Ultraviolet Light Might Be Crucial For Life On Exoplanets

Artist impression of a habitable planet around a red dwarf. M. Weiss/CfA

"Everything in moderation" might be a good rule of thumb for the search for life in the universe. Exoplanets can’t be too hot or too cold, too big or too small. Researchers also think that ultraviolet (UV) light plays a part, but, again, too much or too little could be a deal breaker.

According to a new study from researchers at Harvard, life requires a certain amount of UV rays to start. UV helps to break down basic common molecules that tend interact to form more complex ones. Ribonucleic acid (RNA), which is used by every life form, seems to form only when a certain amount of UV light is present.

This research, published in the Astrophysical Journal, might spell more bad news for exoplanets orbiting red dwarfs, like TRAPPIST-1 or Proxima Centauri. These stars might not have emitted enough UV light to kick start biological processes, even if they might have water on them.

"It would be like having a pile of wood and kindling and wanting to light a fire, but not having a match," lead author Sukrit Ranjan, said in a statement. "Our research shows that the right amount of UV light might be one of the matches that gets life as we know it to ignite."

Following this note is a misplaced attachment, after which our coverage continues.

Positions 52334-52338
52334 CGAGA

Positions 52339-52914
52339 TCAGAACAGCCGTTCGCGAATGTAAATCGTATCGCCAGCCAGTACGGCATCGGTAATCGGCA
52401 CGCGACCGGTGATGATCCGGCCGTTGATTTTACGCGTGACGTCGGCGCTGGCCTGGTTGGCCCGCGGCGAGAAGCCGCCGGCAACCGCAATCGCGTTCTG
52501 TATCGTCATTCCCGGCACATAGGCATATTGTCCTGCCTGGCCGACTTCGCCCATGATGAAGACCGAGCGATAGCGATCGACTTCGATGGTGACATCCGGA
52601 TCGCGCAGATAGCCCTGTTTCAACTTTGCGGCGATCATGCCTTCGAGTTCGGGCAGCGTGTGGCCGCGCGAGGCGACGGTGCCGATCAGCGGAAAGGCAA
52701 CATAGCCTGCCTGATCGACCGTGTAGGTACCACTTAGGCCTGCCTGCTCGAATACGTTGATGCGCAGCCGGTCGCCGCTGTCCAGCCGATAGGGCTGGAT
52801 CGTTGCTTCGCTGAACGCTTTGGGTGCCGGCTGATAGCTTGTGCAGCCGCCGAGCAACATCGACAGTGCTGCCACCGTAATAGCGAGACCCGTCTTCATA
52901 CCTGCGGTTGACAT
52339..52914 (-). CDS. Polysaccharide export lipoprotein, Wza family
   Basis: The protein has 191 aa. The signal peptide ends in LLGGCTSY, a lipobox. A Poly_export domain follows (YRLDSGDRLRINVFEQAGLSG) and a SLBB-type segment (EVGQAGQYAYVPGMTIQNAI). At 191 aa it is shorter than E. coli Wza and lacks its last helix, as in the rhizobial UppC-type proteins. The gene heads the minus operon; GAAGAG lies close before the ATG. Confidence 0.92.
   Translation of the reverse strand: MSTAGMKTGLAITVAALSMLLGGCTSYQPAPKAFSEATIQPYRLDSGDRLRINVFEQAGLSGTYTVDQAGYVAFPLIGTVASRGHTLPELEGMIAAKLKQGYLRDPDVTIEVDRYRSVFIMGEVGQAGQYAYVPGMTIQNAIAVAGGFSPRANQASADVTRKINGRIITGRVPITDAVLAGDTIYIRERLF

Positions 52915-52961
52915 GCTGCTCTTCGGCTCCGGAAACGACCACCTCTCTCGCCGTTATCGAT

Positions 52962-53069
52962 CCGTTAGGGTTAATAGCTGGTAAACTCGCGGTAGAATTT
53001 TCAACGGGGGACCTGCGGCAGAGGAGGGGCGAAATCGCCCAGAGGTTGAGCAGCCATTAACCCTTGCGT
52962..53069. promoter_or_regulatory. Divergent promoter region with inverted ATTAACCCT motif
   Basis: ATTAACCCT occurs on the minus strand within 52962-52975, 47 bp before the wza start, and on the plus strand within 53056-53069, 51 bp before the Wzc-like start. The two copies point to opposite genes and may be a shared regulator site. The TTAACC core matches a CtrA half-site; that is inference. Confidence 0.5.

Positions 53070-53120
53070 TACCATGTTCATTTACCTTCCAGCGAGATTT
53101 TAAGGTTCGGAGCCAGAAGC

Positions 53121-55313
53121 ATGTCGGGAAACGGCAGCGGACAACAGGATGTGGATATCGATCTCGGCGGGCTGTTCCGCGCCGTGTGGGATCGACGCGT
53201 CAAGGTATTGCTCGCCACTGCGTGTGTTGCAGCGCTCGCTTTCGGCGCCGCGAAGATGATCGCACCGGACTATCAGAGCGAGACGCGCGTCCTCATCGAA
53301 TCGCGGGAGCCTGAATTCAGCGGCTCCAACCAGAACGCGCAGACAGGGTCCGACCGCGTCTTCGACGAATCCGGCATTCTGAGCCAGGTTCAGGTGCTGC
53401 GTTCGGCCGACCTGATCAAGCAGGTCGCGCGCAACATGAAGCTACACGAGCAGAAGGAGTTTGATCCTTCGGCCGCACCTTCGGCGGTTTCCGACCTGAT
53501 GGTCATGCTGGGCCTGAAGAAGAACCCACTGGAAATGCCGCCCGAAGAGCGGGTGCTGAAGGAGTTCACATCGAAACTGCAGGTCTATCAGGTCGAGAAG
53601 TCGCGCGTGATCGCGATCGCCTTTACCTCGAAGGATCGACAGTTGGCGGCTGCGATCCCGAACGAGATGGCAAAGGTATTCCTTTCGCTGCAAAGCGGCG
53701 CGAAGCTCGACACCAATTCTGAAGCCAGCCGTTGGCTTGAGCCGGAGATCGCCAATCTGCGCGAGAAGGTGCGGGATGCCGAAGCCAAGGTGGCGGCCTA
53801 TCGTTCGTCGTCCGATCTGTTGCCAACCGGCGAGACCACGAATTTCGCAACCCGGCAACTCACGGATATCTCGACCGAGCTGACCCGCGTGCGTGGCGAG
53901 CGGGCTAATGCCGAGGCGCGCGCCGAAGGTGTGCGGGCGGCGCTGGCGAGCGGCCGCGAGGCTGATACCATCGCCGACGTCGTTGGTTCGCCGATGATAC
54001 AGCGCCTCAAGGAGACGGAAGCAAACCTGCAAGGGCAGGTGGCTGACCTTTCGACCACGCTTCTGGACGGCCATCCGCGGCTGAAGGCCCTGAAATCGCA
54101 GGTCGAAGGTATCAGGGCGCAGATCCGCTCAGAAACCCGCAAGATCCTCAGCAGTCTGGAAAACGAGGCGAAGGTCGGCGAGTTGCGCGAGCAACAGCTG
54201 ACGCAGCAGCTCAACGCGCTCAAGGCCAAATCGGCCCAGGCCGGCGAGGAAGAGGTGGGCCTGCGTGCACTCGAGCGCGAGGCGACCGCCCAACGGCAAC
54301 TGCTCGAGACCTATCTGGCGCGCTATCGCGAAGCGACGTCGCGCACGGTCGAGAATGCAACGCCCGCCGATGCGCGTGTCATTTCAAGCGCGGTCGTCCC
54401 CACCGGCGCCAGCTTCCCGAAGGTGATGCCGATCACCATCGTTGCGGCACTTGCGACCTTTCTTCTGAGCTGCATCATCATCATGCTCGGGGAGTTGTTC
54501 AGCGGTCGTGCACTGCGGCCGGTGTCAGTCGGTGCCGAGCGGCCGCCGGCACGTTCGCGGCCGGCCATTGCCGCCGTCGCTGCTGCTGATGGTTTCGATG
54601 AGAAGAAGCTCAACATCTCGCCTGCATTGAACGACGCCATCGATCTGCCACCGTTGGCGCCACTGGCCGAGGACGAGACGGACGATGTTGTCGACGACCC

Using computer simulations, the team has estimated that exoplanets in the habitable zone around red dwarfs would experience between 100 to 1,000 times less UV radiation than what primordial Earth used to get.

"It may be a matter of finding the sweet spot," added co-author Robin Wordsworth. "There needs to be enough ultraviolet light to trigger the formation of life, but not so much that it erodes and removes the planet's atmosphere."

This finding complicates the already messy volume of hypotheses about life around red dwarfs. Red dwarfs can be extremely active, producing powerful UV flares. These have been assumed to be too damaging to both a planet’s atmosphere and potential life on it. But maybe those flares can balance out the usual low levels of UV and help life.

"We still have a lot of work to do in the laboratory and elsewhere to determine how factors, including UV, play into the question of life," stated co-author Dimitar Sasselov. "Also, we need to determine whether life can form at much lower UV levels than we experience here on Earth."

This whole research field is extremely exciting. Scientists worldwide are trying to work out what exactly is needed for life not only to form but also to thrive. The answer probably won’t come easy – or anytime soon – but it’s fascinating seeing how people are approaching this important question.

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